Characterization of Bio-oil, Bio-char, and Pyro-gas derived from cotton stalk slow pyrolysis - as sustainable energy sources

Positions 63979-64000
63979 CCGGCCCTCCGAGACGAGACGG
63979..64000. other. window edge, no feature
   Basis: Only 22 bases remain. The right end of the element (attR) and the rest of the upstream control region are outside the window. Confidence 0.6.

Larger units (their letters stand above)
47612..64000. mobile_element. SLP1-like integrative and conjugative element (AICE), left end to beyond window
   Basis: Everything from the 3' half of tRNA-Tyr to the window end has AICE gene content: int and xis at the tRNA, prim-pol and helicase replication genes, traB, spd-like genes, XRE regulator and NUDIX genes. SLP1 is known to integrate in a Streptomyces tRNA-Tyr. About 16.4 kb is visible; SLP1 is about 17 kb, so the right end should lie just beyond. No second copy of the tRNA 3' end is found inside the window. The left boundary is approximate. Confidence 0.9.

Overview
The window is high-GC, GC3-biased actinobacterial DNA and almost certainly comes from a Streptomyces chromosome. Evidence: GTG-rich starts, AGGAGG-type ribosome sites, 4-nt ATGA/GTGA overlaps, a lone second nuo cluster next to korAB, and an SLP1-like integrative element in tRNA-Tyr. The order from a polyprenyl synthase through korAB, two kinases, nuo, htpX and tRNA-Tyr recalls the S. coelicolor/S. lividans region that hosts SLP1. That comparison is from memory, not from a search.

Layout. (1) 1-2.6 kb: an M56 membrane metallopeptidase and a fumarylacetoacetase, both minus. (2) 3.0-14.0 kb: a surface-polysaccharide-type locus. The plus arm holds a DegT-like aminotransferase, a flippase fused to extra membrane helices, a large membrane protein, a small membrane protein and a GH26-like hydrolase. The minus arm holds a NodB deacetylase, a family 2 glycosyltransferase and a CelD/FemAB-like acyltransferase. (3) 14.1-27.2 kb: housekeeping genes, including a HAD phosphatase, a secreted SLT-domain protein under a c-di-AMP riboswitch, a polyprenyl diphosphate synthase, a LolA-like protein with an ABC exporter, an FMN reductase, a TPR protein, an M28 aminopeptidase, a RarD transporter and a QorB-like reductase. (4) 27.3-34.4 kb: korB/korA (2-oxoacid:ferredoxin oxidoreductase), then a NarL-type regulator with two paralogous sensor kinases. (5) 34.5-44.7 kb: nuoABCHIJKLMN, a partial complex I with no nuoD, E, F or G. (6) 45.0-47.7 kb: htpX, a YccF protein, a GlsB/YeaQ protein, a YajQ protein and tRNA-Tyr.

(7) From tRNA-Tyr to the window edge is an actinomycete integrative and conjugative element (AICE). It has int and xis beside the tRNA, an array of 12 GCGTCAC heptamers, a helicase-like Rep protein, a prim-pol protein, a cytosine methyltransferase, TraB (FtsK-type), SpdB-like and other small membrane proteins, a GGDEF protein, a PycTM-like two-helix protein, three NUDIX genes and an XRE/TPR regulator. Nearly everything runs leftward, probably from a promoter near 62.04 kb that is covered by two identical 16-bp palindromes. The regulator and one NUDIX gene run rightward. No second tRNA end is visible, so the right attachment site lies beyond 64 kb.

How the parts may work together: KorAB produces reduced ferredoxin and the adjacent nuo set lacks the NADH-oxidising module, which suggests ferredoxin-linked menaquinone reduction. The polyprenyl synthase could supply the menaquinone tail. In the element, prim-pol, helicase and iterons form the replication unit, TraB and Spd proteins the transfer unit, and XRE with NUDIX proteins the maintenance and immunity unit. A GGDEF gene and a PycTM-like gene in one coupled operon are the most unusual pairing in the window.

The untapped energy present in this cotton stalk residue is one of the major environmental threats due to its field burning. In this research paper, slow pyrolysis process has been performed on cotton stalk having particle size 0.85 mm at 300°C, 400°C, and 500°C, at 10°C/min heating rate and 1-hour residence time. The process produced bio-oil, bio-char and pyro-gas. Physiochemical properties, GC-MS analysis, stability analysis and miscibility analysis of bio-oil have been carried out to ensure its feasibility as energy source. To ensure suitability of bio-char as soil nutrient and energy sources, its elemental analysis, metal element analysis and microscopic examination have been performed. Pyro-gas is characterized to find its suitability as energy source for heating purpose during pyrolysis process by recirculating. The maximum yield for bio-oil and Pyro-gas is 36.60 wt.% and 25.25 wt.%, respectively at 500°C, while maximum yield for char is 58.54 wt. % at 300°C. Result of physiochemical properties of bio-oil reveals remarkable variation as compare to diesel whereas GC-MS analysis found bio-oil as complex mixture. 0.02349 cst/hr. aging rate of bio-oil shows good stability at room temperature. Physiochemical properties of bio-oil vary with pure diesel causes phase separation of bio-oil and diesel during blending. Bio-oil - diesel Stabilized emulsion has been achieved by addition of 6 wt. % of n-butanol as co-solvent. Characterization and microscopic examination of bio-char favours usage of char as soil nutrient and energy substitute. The Pyro-gas analysis confirms its suitability as energy substitute during entire process, as it contains a substantial amount of carbon dioxide and methane.
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